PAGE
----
Farmers cooperating for health insurance
Wisconsin State Roundup
Published May 1, 2007 | May 2007 issue
To address the concerns of underinsurance among its farmers, Wisconsin has created a new health insurance program by going back to its cooperative roots.
In a unique partnership, the Wisconsin Federation of Cooperatives, the state Agri-Services Agency and Aetna unveiled the Wisconsin Farmers' Health Cooperative to provide farmers and agribusinesses with health insurance coverage at better prices than they could otherwise find.
This particular co-op has been a while in the making. The state Legislature passed a so-called co-op care law in 2003 to allow for just this sort of insurance purchasing pool. Since then, the program has had to design health care options, obtain financing and find insurance partners willing to write policies for co-op members.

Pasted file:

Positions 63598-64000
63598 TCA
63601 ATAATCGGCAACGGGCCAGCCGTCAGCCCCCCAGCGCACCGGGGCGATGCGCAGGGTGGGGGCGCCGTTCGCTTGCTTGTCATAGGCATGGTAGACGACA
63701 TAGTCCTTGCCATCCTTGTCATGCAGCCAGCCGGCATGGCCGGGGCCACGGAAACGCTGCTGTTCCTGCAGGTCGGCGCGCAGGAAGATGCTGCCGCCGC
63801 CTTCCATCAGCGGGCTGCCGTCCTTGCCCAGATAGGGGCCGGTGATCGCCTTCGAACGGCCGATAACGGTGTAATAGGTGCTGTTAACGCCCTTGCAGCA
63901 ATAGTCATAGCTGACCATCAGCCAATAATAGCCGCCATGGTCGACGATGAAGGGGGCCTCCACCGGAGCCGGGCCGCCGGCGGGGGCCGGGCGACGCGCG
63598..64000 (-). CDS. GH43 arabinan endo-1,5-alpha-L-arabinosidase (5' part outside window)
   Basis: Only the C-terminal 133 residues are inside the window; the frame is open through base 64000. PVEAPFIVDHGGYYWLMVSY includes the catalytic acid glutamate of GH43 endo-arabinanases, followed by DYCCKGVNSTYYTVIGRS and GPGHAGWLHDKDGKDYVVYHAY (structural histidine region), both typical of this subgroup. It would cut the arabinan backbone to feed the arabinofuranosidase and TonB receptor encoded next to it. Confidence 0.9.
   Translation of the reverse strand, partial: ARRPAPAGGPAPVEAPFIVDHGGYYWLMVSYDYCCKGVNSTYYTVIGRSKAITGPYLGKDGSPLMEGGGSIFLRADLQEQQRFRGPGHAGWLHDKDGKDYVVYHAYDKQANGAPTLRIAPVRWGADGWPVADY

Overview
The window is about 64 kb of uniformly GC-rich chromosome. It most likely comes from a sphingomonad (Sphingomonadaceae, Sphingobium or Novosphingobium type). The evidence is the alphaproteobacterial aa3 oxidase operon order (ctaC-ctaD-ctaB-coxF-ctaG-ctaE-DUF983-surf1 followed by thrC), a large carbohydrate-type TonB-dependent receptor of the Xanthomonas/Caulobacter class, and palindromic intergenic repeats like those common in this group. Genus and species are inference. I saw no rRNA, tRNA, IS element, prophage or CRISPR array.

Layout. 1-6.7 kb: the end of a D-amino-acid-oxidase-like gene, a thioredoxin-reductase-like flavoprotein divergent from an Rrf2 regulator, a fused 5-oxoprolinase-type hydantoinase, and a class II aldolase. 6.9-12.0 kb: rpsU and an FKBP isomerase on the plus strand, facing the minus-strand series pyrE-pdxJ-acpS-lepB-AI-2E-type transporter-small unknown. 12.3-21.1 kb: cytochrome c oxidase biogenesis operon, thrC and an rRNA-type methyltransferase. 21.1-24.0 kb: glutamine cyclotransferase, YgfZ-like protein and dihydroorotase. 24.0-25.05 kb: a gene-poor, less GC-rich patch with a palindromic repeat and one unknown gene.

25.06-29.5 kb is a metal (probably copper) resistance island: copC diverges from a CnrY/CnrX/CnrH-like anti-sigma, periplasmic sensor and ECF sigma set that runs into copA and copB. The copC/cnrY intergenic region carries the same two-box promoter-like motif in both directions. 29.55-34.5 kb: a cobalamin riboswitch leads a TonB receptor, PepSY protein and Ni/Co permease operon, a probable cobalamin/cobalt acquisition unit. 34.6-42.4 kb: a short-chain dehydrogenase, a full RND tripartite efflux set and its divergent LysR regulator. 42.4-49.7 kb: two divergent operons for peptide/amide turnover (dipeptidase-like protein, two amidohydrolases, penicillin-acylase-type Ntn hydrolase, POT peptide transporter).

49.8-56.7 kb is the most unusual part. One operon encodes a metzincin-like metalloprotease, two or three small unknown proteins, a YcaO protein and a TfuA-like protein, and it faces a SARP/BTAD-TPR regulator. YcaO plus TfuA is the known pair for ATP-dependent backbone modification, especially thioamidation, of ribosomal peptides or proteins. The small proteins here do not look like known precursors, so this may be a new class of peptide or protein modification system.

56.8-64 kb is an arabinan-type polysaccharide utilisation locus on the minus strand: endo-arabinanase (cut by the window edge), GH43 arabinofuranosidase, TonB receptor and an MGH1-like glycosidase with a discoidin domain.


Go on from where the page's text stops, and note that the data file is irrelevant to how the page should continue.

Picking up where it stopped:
To be eligible, participants must derive two-thirds of their income from farming or work for an agribusiness that provides direct services to production agriculture in the state, which is subject to cooperative approval. Members are required to sign up for three years in order to remove some of the volatility of the membership population and its overall risk profile.
—Ronald A. Wirtz